Changes in SOM composition and stability to microbial degradation over time in response to wood chip ash fertilisation

Research output: Contribution to journalJournal articleResearchpeer-review

  • Mette Hansen
  • Anna Saarsalmi
  • Clement Peltre
Recirculation of nutrients from wood chip combustion by ash fertilisation of forest systems can be used to re-introduce nutrients that are otherwise lost, counteracting nutrient depletion due to whole tree harvesting. However, the effects of ash application on soil organic matter (SOM) composition, turnover and stability are unknown. The aim of the study was to investigate how ash fertilisation of forest soils affects SOM composition and stability to microbial degradation over time. O-horizon and 0–5 cm mineral soil samples were collected from two coniferous forest sites, one in Finland and one in Denmark, where ash had been spread at different times. Changes in SOM biodegradability were estimated based on an incubation experiment, expressed as percentage of initial carbon. Changes in SOM composition were characterised using thermal analysis and Fourier transform mid-infrared photoacoustic spectroscopy (FTIR-PAS) analysis of bulk soil samples. Ash fertilisation of forest soils affected SOM composition in the O-horizon, but not in the top 5 cm of the mineral soil. The pH and biodegradability of SOM were increased in the O-horizon. The changes in SOM composition consisted of enrichment of Fe- and Al-oxides/hydroxides, depletion of carboxylic and aromatic groups and lower thermal stability in soils with older and greater ash application. Ash fertilisation increased soil pH, either right after ash application or through a buffering effect of the ash on acidification caused by decomposing needles over time. The increased pH due to ash fertilisation together with the nutrient inputs from the ash most likely stimulated SOM turnover. This in turn increased the labile fraction of SOM, whereby the thermal stability of SOM decreased as simpler compounds were formed.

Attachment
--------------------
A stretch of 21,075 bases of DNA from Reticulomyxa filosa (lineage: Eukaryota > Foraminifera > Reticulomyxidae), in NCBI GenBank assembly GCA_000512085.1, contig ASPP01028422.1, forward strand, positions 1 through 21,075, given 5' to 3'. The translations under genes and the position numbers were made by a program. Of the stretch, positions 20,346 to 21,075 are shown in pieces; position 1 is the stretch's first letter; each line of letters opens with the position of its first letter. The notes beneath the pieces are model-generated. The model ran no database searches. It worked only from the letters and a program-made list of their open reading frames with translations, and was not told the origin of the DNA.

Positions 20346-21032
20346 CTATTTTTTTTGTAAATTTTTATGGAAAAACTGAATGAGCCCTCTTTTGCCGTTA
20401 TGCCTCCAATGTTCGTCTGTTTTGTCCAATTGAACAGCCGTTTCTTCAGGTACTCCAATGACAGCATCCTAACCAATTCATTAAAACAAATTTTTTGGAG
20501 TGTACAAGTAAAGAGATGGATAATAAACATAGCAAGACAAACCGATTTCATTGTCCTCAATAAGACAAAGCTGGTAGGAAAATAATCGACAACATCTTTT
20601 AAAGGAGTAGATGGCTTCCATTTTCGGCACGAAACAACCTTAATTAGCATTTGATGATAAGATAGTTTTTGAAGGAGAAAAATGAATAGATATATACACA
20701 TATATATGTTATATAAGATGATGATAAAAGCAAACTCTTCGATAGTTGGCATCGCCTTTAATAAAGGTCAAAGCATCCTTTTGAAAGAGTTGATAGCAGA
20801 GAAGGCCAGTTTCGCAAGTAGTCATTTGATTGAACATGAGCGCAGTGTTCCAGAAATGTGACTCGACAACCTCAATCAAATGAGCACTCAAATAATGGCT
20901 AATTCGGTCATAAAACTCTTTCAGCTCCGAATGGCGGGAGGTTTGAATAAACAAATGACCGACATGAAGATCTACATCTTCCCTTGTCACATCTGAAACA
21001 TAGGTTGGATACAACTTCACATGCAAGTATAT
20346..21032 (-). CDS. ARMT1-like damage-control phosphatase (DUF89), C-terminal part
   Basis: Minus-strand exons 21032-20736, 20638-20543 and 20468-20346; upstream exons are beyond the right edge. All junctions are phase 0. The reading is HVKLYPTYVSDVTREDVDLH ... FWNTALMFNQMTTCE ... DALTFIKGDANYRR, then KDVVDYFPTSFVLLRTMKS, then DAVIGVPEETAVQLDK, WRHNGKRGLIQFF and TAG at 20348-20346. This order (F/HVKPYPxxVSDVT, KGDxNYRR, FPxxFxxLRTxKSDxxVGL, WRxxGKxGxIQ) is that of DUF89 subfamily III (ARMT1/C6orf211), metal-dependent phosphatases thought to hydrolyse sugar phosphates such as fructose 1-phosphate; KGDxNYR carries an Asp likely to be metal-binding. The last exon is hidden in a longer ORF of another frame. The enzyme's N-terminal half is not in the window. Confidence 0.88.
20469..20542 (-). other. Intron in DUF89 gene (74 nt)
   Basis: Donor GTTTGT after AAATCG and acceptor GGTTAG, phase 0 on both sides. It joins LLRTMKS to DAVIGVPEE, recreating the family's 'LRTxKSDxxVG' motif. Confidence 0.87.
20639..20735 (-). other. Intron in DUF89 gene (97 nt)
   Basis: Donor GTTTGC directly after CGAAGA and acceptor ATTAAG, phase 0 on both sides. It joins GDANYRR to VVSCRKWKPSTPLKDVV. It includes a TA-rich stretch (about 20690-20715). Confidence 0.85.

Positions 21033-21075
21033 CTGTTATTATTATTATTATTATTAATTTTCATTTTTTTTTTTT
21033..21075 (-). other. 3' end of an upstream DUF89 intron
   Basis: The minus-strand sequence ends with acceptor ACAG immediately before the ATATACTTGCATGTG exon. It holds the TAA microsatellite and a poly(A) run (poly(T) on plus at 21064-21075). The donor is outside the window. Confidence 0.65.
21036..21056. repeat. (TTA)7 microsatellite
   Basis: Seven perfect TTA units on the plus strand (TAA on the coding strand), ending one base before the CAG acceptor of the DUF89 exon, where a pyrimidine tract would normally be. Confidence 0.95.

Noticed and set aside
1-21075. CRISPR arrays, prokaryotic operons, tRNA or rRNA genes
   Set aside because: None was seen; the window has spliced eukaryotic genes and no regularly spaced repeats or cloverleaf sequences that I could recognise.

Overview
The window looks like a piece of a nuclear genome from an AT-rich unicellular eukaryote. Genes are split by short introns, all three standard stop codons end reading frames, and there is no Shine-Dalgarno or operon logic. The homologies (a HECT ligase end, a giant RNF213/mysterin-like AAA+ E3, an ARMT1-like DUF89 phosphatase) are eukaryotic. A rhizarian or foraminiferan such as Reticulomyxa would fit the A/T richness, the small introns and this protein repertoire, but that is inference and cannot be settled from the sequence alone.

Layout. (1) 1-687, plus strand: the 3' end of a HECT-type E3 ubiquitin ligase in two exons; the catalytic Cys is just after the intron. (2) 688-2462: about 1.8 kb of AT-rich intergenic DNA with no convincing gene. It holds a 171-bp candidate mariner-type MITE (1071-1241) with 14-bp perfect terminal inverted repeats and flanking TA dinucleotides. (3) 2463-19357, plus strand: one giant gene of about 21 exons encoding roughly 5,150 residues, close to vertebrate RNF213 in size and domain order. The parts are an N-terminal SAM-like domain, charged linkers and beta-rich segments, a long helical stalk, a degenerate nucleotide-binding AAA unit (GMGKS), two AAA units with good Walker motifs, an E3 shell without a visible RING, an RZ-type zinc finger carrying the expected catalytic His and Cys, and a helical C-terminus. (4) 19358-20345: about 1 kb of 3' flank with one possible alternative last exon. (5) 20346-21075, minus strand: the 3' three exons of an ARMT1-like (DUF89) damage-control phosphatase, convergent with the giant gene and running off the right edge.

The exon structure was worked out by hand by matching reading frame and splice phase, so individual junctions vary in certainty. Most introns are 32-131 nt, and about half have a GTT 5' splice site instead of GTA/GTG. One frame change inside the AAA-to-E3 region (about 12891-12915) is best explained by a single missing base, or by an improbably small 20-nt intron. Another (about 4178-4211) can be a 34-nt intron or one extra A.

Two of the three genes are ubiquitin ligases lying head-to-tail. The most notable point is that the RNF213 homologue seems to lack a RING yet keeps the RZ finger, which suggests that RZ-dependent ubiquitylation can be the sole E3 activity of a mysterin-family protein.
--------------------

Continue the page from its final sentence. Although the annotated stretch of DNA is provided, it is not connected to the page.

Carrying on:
Original languageEnglish
JournalSoil Biology & Biochemistry
Pages (from-to)179-186
Publication statusPublished - Aug 2016

    Research areas

  • SOM composition and stability, Wood ash fertilisation, Mineralisation, FTIR-PAS, Thermal analysis

ID: 167180249